I will say the hare-brain idea that I could throw a bike together on the cheap and then go out and mix it up with 2 year novices is long gone. I probably will have many thousands into this before I turn a lap. Even my old F3 is going to be a expensive little starter bike. And if I did like like most of the other guys do and buy a late model bike and gear it up for racing I would be a lot more in debt than I already am. It ain’t cheap to race and the newer the equipment the more it will cost. I remember what I read the other day on one of the club forums. Some guy said.. “Wanna win a small fortune racing? You got to start with a larger fortune and be ready to spend it all!” Ain’t it the truth!
And my skills are minor! I know I have none…. I rode dirt years back but that ain’t gonna be enough to flatten the learning curve. Sure, I have ridden for years on the street. But there’s no comparing the two. Competition driving is so unlike street driving. Everybody I have talked to and everything I have read tells me that. On the street you spend most of your time trying to avoid cagers and cops, trying to watch the road signs and keeping from getting hit. You can’t gain riding skills when your spending all your time worrying. Sure every once in a while you catch some fast sweepers and find yourself on an empty stretch too pour it on. Mostly your on defense…
But on the track.. and this is assumption talking, not experience… you are getting the chance to learn your bike capabilities… you own skills and expel the bad street habits while you learn the track and how to master close competition riding. Watching these guys I will say that The tools of the trade are more than a fast bike. Nerves of steel are nice but it helps to have a healthy respect for the tracks. There is so much you have to remember, grid spots… tech rules, the forms and where to put your frigging stickers so your eligible for contingency money. But the one thing you better keep in mind is to forget the money… if it comes great. But chances are you ain’t gonna be doing a lot of taking. It be more of a giving thing.
So why am I going over this crap? It’s not like I haven’t said this all before or that anyone else hasn’t said it before either. Well I have been following a post on another site where some fairly new rider..(not as new as me for sure) was bitching about possibly getting bumped to the expert class next year. The guy was concerned he wasn’t going to be winning class championships or placing on the podium if they forced him to expert. That’s great! Here’s some guy who has skills and instead of dicing it up with like skilled riders he wants to be slamming lesser riders so he gain a little contingency cash and put a champ number on his bike…. what a chump!
I don’t know about anyone else but I’m sure I fell in love with racing not cause I thought I was the next Ben Spies and Josh Hayes or I was gonna win a bunch of races but because nowhere else could I get the chance to ride my sportbike like it was meant to be ridden and maybe, just maybe get to mix it up and hone my new skills against some better riders. If I knew I was like a strip steak sitting on menu beating out nothing but meatballs I don’t think I be so proud. I’d want to get across the street to that fancy restaurant and get on the classy side. At least then I might get confused by someone as a t-bone.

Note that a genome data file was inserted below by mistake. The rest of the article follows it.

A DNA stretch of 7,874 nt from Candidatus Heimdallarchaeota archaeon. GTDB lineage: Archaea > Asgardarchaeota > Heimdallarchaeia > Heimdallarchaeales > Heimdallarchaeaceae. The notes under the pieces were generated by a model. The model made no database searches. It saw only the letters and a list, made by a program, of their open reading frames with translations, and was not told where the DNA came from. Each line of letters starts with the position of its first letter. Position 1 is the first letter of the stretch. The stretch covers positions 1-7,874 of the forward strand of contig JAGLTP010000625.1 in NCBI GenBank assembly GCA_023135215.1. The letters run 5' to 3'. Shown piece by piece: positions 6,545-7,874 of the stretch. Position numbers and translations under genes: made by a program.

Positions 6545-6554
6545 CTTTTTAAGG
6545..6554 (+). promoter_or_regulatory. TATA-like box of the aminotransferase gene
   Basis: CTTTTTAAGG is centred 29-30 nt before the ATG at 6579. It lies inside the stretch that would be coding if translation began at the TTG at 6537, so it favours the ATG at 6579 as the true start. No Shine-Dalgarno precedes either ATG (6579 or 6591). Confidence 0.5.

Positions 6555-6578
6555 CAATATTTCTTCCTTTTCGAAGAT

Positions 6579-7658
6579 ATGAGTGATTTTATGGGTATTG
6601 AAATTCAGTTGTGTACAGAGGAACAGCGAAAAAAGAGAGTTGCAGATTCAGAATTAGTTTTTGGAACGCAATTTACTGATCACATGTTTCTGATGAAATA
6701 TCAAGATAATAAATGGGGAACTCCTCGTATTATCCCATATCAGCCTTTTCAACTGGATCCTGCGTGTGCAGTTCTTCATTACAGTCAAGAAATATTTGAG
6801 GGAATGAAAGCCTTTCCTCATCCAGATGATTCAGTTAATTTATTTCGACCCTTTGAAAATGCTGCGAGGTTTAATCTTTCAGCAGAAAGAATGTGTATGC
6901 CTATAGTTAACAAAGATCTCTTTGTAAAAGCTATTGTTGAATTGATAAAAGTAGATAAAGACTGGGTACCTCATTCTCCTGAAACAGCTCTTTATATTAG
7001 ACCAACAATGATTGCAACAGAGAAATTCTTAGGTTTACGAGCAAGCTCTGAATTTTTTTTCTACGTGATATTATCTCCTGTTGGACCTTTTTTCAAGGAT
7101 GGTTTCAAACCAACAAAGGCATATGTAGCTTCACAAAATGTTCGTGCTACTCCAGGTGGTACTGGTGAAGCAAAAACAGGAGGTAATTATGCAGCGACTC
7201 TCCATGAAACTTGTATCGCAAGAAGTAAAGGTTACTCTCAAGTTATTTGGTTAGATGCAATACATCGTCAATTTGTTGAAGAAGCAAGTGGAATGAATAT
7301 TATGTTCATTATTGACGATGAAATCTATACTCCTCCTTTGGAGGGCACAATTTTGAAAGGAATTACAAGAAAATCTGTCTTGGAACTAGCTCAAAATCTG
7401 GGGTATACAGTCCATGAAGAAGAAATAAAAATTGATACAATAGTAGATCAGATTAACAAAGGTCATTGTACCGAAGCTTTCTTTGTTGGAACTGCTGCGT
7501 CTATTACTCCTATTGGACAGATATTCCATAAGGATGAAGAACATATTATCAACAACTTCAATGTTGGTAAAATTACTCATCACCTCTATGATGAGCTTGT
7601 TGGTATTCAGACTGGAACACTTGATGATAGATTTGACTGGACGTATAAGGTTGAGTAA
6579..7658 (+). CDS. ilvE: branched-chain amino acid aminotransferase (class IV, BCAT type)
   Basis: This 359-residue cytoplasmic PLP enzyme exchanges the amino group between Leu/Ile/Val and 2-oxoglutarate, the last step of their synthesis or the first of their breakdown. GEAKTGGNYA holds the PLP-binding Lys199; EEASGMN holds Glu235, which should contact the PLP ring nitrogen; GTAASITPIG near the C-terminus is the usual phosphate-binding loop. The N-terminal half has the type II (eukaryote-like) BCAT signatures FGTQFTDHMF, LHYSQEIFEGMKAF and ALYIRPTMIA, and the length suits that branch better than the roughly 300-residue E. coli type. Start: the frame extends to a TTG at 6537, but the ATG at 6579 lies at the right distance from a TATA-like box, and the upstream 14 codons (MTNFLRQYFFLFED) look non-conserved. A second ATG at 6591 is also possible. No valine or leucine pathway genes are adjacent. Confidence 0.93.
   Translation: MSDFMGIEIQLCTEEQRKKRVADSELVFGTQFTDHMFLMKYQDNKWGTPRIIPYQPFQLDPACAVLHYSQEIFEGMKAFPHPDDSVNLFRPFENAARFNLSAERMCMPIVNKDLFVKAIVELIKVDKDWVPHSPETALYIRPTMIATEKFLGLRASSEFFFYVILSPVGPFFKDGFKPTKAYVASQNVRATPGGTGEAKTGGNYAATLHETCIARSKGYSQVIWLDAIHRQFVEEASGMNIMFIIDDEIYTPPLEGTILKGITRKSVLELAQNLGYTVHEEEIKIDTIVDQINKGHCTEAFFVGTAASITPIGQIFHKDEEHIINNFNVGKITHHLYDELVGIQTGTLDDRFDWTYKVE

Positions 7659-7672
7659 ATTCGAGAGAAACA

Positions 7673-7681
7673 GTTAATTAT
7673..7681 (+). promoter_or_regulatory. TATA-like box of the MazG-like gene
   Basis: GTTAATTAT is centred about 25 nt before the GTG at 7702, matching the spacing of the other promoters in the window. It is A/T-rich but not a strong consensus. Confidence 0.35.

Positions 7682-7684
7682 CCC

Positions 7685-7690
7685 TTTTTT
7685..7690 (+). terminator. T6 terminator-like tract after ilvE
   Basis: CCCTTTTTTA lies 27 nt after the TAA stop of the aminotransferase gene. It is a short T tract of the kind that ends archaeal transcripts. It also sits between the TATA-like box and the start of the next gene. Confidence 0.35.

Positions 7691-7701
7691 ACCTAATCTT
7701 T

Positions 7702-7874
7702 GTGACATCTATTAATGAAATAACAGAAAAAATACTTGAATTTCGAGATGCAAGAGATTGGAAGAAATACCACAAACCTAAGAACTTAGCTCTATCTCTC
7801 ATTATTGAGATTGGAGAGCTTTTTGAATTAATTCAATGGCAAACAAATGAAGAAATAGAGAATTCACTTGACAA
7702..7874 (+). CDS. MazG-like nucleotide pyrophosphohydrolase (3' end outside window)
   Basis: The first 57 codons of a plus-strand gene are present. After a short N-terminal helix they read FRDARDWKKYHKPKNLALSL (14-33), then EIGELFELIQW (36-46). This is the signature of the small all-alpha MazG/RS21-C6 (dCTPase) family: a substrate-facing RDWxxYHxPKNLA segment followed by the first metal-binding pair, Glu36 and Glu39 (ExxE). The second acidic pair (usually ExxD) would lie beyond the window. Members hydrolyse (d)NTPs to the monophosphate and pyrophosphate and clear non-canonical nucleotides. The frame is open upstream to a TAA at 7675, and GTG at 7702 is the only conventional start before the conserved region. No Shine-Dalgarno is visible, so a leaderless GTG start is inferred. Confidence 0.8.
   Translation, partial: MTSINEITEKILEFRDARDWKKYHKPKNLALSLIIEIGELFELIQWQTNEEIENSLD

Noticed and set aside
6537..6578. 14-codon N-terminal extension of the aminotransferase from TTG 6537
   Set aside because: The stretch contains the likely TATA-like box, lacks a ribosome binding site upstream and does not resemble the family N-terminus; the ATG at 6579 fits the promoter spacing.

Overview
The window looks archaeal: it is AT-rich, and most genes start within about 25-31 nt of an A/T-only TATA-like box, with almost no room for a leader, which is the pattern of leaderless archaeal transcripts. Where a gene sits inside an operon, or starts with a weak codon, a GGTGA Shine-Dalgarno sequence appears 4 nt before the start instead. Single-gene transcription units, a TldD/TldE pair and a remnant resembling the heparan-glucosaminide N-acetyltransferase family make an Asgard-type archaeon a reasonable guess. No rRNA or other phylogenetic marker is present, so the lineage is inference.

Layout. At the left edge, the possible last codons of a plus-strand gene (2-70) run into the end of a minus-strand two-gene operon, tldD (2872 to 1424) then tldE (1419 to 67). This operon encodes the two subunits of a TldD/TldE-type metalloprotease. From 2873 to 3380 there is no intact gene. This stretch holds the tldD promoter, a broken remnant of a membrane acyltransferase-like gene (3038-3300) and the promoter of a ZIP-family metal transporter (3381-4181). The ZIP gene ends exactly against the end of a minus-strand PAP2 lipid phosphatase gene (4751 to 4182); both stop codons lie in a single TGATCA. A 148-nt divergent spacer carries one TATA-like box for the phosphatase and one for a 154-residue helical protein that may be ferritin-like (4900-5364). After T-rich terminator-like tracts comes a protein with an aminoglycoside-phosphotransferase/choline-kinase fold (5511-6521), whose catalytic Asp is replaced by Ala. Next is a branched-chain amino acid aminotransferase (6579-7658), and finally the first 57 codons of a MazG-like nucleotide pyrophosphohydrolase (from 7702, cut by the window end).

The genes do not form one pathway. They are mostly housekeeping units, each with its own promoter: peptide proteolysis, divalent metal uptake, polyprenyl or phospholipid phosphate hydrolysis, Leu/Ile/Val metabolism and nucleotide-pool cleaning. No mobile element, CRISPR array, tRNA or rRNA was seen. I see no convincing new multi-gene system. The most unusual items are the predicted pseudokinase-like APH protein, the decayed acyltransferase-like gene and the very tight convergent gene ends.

I’m a fan of speed…
Sure a lot of guys are. But how did motorcycle road racing become a passion for me? Well to be honest as a older guy this particular passion has come late. For years I played around with a number of forms of racing. I did the usual motocross and dirt thing as a youngster. I always loved drag racing so I followed that across the years but was never very active. Like a lot of folks I watched NASCAR and the roundy-round series and enjoyed it. And open wheeled carried some attraction both the dirt and asphalt versions but it never was a big draw for me.
Growing up in the northern New York countryside during the 70’s there really was not much in the way of motorcycle road racing going on. No one in the family was involved, you never saw any on T.V and it was not in the news at all. But in the stores there were magazines on the sport and I always looked at them when I had the chance. The images of those exotic bikes seemed so alien but beautiful at the same time. The riders with their knees dragging, the bikes with those swept back fairings seemed to quietly whisper…” I am fast, I’ll bite you if your not careful!” I really loved that…
As the years went by more important thing took over my life and I never followed my heart. I did some dirt racing and filled my need for speed with hot rods and the regular car guy stuff. but the images never left my head and I still always turned my head when a sport bike went by. It wasn’t until just a couple years ago that I went to my first road race… and there was no fooling myself. i was hooked and like a river the passion has poured forth ever since. I live and breath this sport now. I can’t stop thinking about the sport and as I look around the scene I am jealous of the guys who have been a part of it for years.
But I won’t let the past get me down. I will try to make up for the lost time by learning all I can and soon be chasing the rabbit myself. In the meantime I hope I can give the sport some well deserved props and high-lite those who make this passion real. There are so many individuals who are the backbone and reason club road racing is so strong. All over the country are hundreds of racers and the necessary supporting cast member that make race day happen. The community is so much larger than I ever imagined. To be a part of this collection of like minded speed freaks is so satisfying.
So now I have come full circle. The young boy standing in Woolworth’s thumbing through a magazine with starry eyes to a confirmed road racing fan. Sometimes it all just comes together!
So that’s my story… What’s yours?